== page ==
About me

Markus Väth

My driver: Curiosity and pioneering spirit

I always try to think a little further ahead – that runs through all my work. Back in 2011, I wrote a book about the social and economic factors that drive people into permanent stress and burnout, over and above their personal disposition.

In 2016, long before the hype, I published a book on New Work that deals with its psychological foundations. In 2019, I wrote the New Work Charter, a groundbreaking manifesto that is now used by dozens of organizations and taught in academic training on New Work. Finally, also in 2019, I created the organizational coaching approach from my work with companies – a concept that enables organizations to find solutions to pressing problems from within themselves.

A current project is running under the motto “Radical Work”; I am forming a community that deals with the future of work and its effective design.

My understanding of work: Creating quality together

I expressly do not describe myself as a “consultant”. Instead, I use my experience and professionalism to work with my customers to solve their problems. This means that I am dependent on your commitment and on our good relationship. Whether strategy development, team coaching or a keynote speech: your contribution, your active cooperation is not only desired, but necessary. Just as I am the expert for the process, you are the expert for your organization and your problem. It would be presumptuous of me to suggest blueprints or to know anything better from the outset.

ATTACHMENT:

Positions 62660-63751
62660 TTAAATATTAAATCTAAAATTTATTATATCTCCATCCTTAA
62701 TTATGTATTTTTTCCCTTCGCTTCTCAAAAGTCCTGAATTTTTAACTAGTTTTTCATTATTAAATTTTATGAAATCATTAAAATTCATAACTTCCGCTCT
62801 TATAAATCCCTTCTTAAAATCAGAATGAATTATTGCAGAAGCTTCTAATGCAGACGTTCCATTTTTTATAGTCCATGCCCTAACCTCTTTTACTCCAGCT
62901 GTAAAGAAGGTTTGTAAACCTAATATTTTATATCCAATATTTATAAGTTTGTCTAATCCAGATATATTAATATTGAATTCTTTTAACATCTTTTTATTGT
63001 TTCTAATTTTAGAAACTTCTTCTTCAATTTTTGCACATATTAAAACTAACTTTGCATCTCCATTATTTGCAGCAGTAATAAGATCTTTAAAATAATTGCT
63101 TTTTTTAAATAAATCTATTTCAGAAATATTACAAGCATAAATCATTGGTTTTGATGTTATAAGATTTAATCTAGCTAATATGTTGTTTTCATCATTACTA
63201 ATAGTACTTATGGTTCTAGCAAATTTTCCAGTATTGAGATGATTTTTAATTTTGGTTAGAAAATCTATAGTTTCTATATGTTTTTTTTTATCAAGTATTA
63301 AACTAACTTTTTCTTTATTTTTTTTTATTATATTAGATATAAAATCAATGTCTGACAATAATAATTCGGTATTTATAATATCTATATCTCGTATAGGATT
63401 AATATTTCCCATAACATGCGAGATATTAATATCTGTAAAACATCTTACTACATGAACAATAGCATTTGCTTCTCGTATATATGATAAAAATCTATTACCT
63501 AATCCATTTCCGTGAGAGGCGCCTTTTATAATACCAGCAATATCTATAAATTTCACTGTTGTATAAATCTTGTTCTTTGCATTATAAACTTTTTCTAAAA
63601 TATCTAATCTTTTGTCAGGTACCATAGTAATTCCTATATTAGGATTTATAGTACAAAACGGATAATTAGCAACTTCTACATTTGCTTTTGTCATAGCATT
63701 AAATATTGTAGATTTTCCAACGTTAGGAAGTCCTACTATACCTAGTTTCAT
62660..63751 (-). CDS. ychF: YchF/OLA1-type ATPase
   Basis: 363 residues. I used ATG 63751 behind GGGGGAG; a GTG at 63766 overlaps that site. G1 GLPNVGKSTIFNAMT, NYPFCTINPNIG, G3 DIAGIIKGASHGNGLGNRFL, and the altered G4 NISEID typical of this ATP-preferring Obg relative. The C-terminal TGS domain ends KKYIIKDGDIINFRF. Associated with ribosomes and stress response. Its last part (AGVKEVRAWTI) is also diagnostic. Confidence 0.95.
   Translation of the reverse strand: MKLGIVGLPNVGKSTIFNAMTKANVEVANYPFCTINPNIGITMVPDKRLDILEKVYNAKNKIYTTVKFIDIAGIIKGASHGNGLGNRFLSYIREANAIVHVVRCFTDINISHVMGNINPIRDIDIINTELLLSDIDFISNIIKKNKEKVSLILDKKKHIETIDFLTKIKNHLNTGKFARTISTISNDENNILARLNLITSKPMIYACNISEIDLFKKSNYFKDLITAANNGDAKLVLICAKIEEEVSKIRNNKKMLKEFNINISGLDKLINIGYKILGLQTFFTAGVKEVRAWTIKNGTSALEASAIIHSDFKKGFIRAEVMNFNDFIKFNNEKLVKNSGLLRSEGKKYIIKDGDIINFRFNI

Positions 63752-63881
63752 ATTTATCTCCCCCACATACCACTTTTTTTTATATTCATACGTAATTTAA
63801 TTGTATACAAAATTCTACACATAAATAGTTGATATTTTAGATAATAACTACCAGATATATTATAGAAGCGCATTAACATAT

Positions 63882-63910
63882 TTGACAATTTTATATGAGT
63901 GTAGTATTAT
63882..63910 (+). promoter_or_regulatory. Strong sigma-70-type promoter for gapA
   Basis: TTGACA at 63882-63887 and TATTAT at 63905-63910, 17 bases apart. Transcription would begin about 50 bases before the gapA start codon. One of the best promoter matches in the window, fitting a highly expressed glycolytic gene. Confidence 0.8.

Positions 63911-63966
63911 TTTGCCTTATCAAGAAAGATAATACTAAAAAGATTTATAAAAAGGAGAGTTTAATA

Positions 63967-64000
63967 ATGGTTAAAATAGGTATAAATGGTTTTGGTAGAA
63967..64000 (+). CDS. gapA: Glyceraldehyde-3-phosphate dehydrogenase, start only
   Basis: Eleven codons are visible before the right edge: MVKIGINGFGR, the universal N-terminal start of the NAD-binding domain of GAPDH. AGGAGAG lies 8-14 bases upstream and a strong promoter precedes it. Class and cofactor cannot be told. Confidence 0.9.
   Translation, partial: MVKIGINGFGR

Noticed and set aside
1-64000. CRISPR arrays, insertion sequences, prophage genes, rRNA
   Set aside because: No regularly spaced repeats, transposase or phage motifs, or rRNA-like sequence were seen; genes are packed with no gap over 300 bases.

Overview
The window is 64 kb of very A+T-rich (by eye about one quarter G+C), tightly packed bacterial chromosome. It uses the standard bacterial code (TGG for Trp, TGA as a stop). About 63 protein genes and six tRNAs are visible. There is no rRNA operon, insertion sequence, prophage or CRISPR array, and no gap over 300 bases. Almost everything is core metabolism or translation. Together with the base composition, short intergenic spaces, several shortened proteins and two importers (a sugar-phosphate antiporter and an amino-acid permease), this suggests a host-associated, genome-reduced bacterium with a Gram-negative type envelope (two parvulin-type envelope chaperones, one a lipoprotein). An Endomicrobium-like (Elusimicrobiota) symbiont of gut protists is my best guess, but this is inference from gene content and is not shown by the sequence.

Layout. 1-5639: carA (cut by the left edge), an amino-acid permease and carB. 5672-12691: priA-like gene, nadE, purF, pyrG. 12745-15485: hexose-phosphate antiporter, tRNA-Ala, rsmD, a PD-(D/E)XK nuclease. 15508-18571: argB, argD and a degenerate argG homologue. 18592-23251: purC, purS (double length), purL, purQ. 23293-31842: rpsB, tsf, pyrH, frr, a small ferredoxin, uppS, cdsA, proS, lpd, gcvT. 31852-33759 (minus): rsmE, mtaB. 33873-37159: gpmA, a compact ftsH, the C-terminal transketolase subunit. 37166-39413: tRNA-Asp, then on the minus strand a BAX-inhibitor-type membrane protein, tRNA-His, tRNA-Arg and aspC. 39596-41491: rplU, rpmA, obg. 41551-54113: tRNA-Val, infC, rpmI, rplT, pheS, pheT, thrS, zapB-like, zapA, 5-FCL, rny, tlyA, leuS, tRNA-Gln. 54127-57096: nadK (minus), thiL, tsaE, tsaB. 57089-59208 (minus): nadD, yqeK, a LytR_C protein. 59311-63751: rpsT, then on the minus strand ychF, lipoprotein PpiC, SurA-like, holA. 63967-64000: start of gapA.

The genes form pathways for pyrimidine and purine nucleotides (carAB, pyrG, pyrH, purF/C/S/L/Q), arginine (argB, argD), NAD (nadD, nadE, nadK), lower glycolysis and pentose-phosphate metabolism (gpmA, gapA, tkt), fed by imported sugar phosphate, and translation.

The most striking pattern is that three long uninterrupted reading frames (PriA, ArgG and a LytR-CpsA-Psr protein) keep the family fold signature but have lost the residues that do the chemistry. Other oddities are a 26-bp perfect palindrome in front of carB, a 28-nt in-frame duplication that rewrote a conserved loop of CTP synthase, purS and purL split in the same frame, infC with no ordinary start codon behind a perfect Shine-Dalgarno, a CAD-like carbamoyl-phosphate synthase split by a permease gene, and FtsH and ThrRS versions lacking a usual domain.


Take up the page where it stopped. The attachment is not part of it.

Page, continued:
My customers: Versatile and yet similar

In practice, I work with clients from all kinds of industries and sizes, from SMEs to large corporations. Because I work alone, clients mainly call me in for one-off assignments: Workshops or workshop series, keynotes or presentations or strategy developments for New Work.

What all my clients have in common, however, is their openness to new approaches to collaboration: away from the classic consultant mindset and towards so-called “co-creation”, working together on solutions. On the one hand, of course, this forces us to abandon the classic consumer attitude, but on the other hand it opens up real opportunities for growth and maturation.

Further topics